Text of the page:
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Friday, June 10, 2011

Review: SUPER 8


After I first saw the trailer for Super 8, I thought to myself, "Classic case of JJ Abrams trailer." All the trailers for Abrams' projects have always been phenomenal, and then I've been supremely let down by his films. In fact, I've never really loved anything Abrams has ever done. Keep in mind - he's had very, very little to do with LOST, though most people attribute it to him. Damon Lindelof is the genius behind that.

So needless to say, I was beyond pumped for Super 8, after an incredibly intriguing and well-done trailer. I tried not get myself too excited however, for fear of another let down for a promising JJ Abrams project.

Internet, I was not let down. In fact, I really don't remember the last time I enjoyed myself so thoroughly in a movie theater. It may have been when I saw Shaun of the Dead. It's nice to see that a director who has been prone to doing so many things wrong got everything right this time. Abrams' originality, creativity, and sensitivity is on full display from start to finish. Abrams' previous films, Mission: Impossible 3 and Star Trek had style but lacked heart. He was hired to direct these films, and never really was able to put his own soul into them. Here, Super 8 is written and directed by Abrams, and his soul, passion, and heart is everywhere. He's done everything right.

Without giving anything away, the plot is simple. A group of friends in the 70s (a seemingly new-age Goonies) sets out to make a monster movie on their Super 8 camera, and happens to catch on film the derailing of a train bearing some highly classified cargo. Pretty soon, strange stuff starts happening around town, and it's up to our new Goonies to figure out what it is.

For the most part, I can't stand child actors. The Mummy Returns and The Goonies are rare examples where the children are fantastic. Casting the children in Super 8 might just be the biggest thing Abrams did right. The main character Joe, played by Joel Courtney is absolutely terrific. He's everything the character of Joe could ever need to be, and in my wildest dreams I cannot imagine someone else in the universe could give as perfect of a performance as Courtney does. Real actors force empathy upon you. Courtney does this so smoothly that you have no idea you've been feeling every whim of Joe's emotions until the credits roll. We feel his tenderness, his frustration, his toughness, and his courage. Courtney is, in my opinion, the single greatest thing about the movie and I can't applaud him enough. And to top it all off - this is his first ever acting job.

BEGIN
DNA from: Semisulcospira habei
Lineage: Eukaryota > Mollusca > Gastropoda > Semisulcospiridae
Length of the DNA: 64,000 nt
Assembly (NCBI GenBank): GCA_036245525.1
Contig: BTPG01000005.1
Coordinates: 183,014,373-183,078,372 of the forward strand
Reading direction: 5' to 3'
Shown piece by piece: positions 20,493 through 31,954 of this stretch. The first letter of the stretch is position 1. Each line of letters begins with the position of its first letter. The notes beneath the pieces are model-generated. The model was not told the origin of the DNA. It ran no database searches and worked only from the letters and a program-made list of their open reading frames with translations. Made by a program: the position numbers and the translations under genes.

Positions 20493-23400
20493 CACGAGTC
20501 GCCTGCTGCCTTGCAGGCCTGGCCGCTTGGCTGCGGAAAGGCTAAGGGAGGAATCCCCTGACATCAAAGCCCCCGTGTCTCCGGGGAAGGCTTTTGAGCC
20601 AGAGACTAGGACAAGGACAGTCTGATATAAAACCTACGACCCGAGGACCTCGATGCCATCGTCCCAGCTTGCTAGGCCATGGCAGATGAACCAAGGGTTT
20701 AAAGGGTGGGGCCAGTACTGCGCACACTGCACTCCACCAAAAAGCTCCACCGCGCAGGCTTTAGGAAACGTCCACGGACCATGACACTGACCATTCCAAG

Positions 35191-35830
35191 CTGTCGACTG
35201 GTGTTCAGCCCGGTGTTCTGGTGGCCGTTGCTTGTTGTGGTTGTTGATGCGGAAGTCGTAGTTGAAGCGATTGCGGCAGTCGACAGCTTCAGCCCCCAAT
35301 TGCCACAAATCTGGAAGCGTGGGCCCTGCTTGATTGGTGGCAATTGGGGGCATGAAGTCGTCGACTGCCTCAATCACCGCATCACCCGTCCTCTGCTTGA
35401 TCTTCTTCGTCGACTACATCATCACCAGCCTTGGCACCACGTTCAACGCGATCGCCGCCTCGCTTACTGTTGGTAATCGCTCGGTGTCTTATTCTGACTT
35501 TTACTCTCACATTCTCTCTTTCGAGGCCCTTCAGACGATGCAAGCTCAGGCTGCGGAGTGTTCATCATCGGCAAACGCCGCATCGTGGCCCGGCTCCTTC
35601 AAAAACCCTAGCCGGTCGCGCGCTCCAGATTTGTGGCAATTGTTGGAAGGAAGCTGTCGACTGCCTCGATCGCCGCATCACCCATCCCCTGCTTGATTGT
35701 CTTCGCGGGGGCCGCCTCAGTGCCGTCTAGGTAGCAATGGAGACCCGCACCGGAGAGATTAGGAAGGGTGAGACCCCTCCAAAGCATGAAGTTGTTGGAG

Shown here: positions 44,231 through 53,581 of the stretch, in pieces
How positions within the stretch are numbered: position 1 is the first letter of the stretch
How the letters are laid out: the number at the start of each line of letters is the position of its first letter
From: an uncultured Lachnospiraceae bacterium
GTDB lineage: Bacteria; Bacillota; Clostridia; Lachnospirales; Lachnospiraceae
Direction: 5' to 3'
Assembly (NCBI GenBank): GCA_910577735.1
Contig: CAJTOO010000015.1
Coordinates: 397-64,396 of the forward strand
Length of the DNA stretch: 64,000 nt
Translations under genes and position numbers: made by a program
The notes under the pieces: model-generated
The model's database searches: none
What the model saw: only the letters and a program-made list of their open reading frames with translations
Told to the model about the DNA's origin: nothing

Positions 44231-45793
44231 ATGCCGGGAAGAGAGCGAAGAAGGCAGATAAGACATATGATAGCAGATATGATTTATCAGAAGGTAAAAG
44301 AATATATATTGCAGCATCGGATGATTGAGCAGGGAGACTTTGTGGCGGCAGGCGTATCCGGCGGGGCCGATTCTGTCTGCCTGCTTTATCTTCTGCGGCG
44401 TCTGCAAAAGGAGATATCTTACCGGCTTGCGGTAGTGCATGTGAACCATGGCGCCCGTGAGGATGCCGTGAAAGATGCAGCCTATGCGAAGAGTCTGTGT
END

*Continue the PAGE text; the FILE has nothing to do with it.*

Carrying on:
The rest of the gang pull their weight, though none shine as bright as Courtney. Riley Griffiths, another acting newcomer, plays Charles and has the potential to steal the movie for anyone who can't find their love for Courtney. There's some great moments of ensemble child acting too, moments that remind me of The Goonies and impress me greatly. In a movie as reliant on child acting as this, I'm glad Abrams didn't cop out and go with some hot young pop star with stupid blonde hair.

Great dialogue is hard to come by in sci-fi adventures like this. It's oftentimes too much, or not enough. Abrams' writing really does the trick, finding the balance in between stupidly long speeches, and unrelatable flat sentences. There's several moments in this movie where a character says something that is "just enough". Just enough to get the emotion they need across. And every time this happened, I waited for another sentence to come along and screw it up, something to ruin the great line that was spoken. That never happened. Check out Kyle Chandler's line towards the end, "I got you." Superb.

Super 8 is sheer entertainment from start to finish, but it doesn't forget about the importance and depth of its characters, and that is where this movie succeeds. Our characters are real, they feel real. They have real hopes and dreams, real emotions. Super 8 transcends Mission: Impossible 3 and Star Trek because it gives us characters we care about. Abrams brought together all the elements of real filmmaking. The effects, the production design, and even the beautifully sweeping score by Michael Giacchino, who has probably never written a bad score in his life. JJ has figured it out.

So does this movie deserve a 5 in terms of real, film analysis? No, probably not. But movies are an incredibly personal experience, and certain movies are for certain people.

Super 8 is for me.

5 stars

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